音声教育と日本語教育 - 分析主導型パラダイムから統合主導型パラダイムへ

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Hagiwara, Kaz
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Motohisa Imaishi

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2007
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Abstract

Phonetics education has tended to be positioned as a supplementary instruction in the context of modern JFL and JSL teaching. This tendency has become obvious since communicative approaches place emphasis on the communication as a medium for transporting practical information. Pronunciation, and other phonetic elements, are therefore considered as separable, peripheral and less important components in language education in spite of the social reality, in which naturalness and accuracy in pronunciation are still considered as major indicators of a speaker's language fluency level. Such a discrepancy has become shaped in the 'analysis oriented' paradigm where an instruction design is structured based on the principle of "analysis and synthesis". In the analysis oriented instruction design, a course designer can easily renounce elements that appear less important in an analysis. However, analysis does not always represent the whole, and not every analysis is conducted with the whole in its sight. Silent way and suggestopedia take the opposite approach in their instruction design. Their teaching methods are strongly lead by a philosophy in which elements are not separable within the whole. They try to grow a "small whole" rather than to assemble individual parts to shape a structure. Phonetic elements in such teaching approaches are taught as integral to other elements in the language. Such an "integration oriented" approach to designing language instruction can give course designers who are in "analysis oriented" paradigm a reference to the shape of the whole.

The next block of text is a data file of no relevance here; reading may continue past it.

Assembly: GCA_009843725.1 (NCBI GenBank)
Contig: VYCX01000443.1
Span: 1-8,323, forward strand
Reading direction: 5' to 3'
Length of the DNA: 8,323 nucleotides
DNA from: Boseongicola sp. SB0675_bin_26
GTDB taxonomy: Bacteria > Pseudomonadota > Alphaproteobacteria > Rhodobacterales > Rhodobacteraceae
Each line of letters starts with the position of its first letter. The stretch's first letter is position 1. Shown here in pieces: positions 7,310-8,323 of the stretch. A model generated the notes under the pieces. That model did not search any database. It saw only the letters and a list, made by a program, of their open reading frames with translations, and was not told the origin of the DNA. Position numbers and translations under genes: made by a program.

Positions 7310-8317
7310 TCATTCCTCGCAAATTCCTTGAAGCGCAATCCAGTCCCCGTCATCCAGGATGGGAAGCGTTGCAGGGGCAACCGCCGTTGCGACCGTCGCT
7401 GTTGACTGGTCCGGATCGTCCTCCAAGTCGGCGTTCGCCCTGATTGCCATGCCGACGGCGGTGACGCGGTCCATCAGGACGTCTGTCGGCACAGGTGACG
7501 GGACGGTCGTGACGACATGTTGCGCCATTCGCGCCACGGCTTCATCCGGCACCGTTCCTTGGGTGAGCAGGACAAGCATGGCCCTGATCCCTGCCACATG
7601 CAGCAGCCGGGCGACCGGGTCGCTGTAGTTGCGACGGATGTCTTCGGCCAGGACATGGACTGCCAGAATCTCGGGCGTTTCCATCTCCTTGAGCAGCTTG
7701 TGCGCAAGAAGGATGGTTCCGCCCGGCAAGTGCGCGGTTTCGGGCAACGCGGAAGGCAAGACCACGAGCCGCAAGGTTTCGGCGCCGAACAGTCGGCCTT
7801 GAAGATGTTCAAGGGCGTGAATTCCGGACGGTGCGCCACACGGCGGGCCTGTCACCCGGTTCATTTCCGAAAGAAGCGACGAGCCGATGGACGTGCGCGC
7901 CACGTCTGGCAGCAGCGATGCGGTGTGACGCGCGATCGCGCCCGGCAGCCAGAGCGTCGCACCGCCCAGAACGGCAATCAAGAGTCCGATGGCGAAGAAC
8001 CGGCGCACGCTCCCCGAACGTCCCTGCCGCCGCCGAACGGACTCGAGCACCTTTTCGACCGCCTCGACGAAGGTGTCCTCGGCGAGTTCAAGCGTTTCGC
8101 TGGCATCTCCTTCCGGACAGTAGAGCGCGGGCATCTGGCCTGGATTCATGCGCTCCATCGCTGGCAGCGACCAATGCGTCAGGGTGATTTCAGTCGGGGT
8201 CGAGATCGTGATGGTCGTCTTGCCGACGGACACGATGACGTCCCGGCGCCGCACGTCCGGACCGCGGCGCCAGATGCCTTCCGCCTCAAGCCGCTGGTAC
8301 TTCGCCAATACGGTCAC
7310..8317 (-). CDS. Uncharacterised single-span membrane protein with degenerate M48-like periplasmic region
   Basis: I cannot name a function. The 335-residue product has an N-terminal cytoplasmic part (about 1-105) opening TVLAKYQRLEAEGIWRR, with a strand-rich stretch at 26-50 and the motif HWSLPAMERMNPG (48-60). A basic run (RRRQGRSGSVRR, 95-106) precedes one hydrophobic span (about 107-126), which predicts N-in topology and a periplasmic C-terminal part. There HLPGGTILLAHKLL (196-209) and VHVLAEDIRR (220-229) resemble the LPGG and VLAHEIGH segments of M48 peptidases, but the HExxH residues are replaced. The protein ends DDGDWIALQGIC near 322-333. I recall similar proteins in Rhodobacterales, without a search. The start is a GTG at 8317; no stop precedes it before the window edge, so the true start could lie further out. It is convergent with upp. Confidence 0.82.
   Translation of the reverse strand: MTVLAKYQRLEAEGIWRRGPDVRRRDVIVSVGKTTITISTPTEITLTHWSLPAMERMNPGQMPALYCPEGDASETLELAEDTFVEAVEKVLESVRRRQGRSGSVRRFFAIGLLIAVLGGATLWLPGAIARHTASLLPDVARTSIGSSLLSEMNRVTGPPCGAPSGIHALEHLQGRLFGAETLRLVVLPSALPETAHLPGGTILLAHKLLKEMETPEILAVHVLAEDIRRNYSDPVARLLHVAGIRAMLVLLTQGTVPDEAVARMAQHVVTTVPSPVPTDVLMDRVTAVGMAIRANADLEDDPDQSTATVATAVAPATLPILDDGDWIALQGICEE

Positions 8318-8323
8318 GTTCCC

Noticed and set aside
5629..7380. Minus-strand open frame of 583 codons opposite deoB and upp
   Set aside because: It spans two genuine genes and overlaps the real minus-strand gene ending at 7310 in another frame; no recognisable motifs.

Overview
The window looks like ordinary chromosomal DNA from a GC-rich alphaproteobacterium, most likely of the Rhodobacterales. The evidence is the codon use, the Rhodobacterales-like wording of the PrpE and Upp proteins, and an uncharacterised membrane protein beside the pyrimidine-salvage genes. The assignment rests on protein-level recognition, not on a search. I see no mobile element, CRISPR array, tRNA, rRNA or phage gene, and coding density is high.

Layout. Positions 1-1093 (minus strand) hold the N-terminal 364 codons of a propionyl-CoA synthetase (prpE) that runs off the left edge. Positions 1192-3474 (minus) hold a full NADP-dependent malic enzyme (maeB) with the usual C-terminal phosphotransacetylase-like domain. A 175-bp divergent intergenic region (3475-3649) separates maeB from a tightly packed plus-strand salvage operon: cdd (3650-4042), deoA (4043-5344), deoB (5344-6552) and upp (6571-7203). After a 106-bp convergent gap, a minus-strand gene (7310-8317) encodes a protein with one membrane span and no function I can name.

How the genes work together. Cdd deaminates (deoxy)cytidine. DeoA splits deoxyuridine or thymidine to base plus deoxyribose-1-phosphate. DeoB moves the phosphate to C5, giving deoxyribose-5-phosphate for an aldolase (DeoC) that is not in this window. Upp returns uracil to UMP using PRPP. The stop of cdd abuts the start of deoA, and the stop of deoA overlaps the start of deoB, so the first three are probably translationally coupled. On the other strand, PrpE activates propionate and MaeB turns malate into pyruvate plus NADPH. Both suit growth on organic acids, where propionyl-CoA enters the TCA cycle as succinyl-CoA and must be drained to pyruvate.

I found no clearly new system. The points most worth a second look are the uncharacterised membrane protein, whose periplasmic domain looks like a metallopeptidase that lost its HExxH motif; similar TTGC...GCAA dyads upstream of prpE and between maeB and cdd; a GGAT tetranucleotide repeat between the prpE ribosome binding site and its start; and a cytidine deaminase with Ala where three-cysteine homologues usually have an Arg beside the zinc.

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音声言語研究のパラダイム

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